The local civil service board is working to acquire security for next month's appeal hearing for fired Baton Rouge police officer Blane Salamoni, as they expect the review of the July 2016 fatal police shooting of Alton Sterling will draw heightened interest and controversy.

The Municipal Fire and Police Civil Service Board, which reviews disciplinary actions for both the Baton Rouge Police and Baton Rouge Fire departments, has asked the Louisiana State Police or the East Baton Rouge Sheriff's Office to provide security for the April appeal hearing, because they believe those agencies will be more neutral during the proceedings. State Police has denied that request. The Sheriff's Office has not yet responded. 

"We believe that significant security is going to be necessary, and that it would be wiser to provide for that security and not need it, than to be unprepared, should disruption occur," Julie Cherry, the chair of the civil service board, wrote in letters to State Police Superintendent Kevin Reeves and Sheriff Sid Gautreaux. "If the Baton Rouge Police Department provides that security, it may serve to provoke some citizens."

While the five-member civil service board rarely draws much public attendance to its monthly meetings, in anticipation of Salamoni's hearing they have reserved the city's Metro Council chambers at City Hall to accommodate a larger crowd. The local board typically meets at the Fire Department's headquarters off Harding Boulevard near the Metro Airport. 

Reeves mentioned the location of the hearing as one of his reasons he declined Cherry's request.

"BRPD has extensive experience in providing security for this setting as well as council meetings," Reeves wrote in a letter to Cherry last month. "My concern is that LSP's introduction into the security at this meeting, where the law enforcement authority of BRPD is at issue, would serve to unfairly undermine the interest of the law enforcement parties involved in the hearing."

Reeves also noted he has not received any "particular threat assessments which indicate that the heightened security you request will be necessary," so he did not want exacerbate tension without cause.

The civil service board members said Thursday they expect disruptions and challenges at Salamoni's appeal hearing, which is set to begin April 16 at 9:30 a.m. The board has reserved three full days for testimony and deliberations.

At the board's meeting Thursday, Cherry said she still hopes to hear from the sheriff, whom she wrote to earlier this week after the denial from State Police.

The Sheriff's Office did not immediately answer a request Thursday for comment. 

At this point, without either State Police or the Sheriff's Office support, Cherry said, the board will plan for the Baton Rouge Police Department to provide security.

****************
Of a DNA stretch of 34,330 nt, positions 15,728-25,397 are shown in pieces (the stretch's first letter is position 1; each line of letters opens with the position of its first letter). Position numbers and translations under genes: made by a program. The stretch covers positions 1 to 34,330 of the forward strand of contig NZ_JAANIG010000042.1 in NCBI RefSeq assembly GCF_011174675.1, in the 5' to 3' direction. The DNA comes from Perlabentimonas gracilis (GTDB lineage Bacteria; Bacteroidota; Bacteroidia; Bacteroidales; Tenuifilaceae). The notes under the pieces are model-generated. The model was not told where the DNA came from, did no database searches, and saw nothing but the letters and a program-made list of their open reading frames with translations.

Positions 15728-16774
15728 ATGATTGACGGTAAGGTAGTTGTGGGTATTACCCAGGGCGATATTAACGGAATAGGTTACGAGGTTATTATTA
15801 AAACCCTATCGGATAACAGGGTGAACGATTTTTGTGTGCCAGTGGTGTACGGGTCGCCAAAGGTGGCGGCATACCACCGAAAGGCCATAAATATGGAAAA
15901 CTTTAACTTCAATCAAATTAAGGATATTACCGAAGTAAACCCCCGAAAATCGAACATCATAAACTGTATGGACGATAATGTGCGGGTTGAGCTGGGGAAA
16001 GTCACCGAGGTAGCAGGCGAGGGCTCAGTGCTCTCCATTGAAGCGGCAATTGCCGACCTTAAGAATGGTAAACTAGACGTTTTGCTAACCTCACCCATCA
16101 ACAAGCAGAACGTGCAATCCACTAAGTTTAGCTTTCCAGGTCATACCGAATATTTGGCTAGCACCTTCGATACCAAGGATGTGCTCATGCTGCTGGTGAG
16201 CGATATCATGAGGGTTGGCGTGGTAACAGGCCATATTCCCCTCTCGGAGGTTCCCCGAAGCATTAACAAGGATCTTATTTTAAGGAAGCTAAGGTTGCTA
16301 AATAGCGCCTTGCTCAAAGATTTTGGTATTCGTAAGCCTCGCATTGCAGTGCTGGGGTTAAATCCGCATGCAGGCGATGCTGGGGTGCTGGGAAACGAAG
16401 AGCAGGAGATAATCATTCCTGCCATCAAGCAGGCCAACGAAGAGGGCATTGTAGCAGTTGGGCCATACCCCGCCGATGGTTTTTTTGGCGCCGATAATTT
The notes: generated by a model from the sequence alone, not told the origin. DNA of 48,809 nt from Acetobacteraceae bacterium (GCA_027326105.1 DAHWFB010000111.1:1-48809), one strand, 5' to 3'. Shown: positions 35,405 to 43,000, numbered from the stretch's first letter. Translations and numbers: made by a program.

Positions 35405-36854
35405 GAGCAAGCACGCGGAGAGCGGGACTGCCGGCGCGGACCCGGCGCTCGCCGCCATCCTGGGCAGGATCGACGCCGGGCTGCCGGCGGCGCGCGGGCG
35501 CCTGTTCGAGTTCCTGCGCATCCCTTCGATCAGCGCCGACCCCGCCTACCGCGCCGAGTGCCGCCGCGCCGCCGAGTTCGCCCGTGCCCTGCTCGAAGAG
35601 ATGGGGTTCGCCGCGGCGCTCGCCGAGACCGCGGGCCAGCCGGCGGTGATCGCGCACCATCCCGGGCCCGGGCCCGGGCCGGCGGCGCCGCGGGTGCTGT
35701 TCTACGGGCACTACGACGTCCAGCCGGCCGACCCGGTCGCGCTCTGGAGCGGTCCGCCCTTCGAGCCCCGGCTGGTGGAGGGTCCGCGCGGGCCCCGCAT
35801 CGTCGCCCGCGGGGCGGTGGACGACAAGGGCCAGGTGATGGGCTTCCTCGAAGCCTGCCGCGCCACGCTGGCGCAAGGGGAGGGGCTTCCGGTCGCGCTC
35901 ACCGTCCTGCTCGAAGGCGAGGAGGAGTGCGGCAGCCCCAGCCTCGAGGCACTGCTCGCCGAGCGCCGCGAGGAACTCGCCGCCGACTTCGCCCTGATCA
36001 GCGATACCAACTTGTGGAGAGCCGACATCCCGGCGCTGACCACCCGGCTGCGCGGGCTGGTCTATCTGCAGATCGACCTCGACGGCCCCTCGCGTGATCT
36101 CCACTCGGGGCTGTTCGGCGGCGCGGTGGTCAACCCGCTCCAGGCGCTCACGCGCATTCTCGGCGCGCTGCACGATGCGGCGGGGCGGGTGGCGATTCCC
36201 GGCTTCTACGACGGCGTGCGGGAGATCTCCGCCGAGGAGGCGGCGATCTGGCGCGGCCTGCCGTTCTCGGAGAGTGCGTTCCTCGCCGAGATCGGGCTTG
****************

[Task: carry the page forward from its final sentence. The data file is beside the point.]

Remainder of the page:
"I still think it would be better to have a neutral provider of security," Cherry said. "I think the meeting will be charged, and rightfully so.

“If we need to have to ask someone to leave, I think it would be best to have it not be a Baton Rouge police officer," Cherry added.

Cpl. Robb Moruzzi, the police department's representative on the board, said he had spoken with Police Chief Murphy Paul, who had supported the idea that a neutral agency provide security. 

“I felt that it would look better and be better for the public, and be more inviting, if we didn't have BRPD officers providing security," Moruzzi said.

Salamoni was fired last March by Baton Rouge Police Chief Murphy Paul for his actions in the encounter with Sterling.

Salamoni, along with Baton Rouge Police officer Howie Lake II, responded to a 911 call on July 5, 2016 about a man selling CDs outside a convenience store on North Foster Drive who had brandished a weapon. Sterling matched the caller's description and, after a brief struggle with the officers that lasted less than 90 seconds, Salamoni fired six shots, killing Sterling. Officers found a loaded handgun in Sterling's pocket. 

Portions of the shooting were captured on cellphone videos by bystanders. Those videos were shared on social media, sparking nationwide protests over police brutality. Almost two years later, the police department released the officers' body camera footage as well as local surveillance video, which showed the most complete turn of events in the shooting, drawing additional scrutiny over how Salamoni approached Sterling and escalated the situation. 

Neither officer was charged with any criminal or civil rights violations after federal and state officials separately reviewed the incident and sought the counsel of use-of-force experts. 

Lake was suspended for three days for his actions in the shooting. He has also appealed his suspension, but the civil service board has not yet set a date for that hearing. 

Follow Grace Toohey on Twitter, @grace_2e.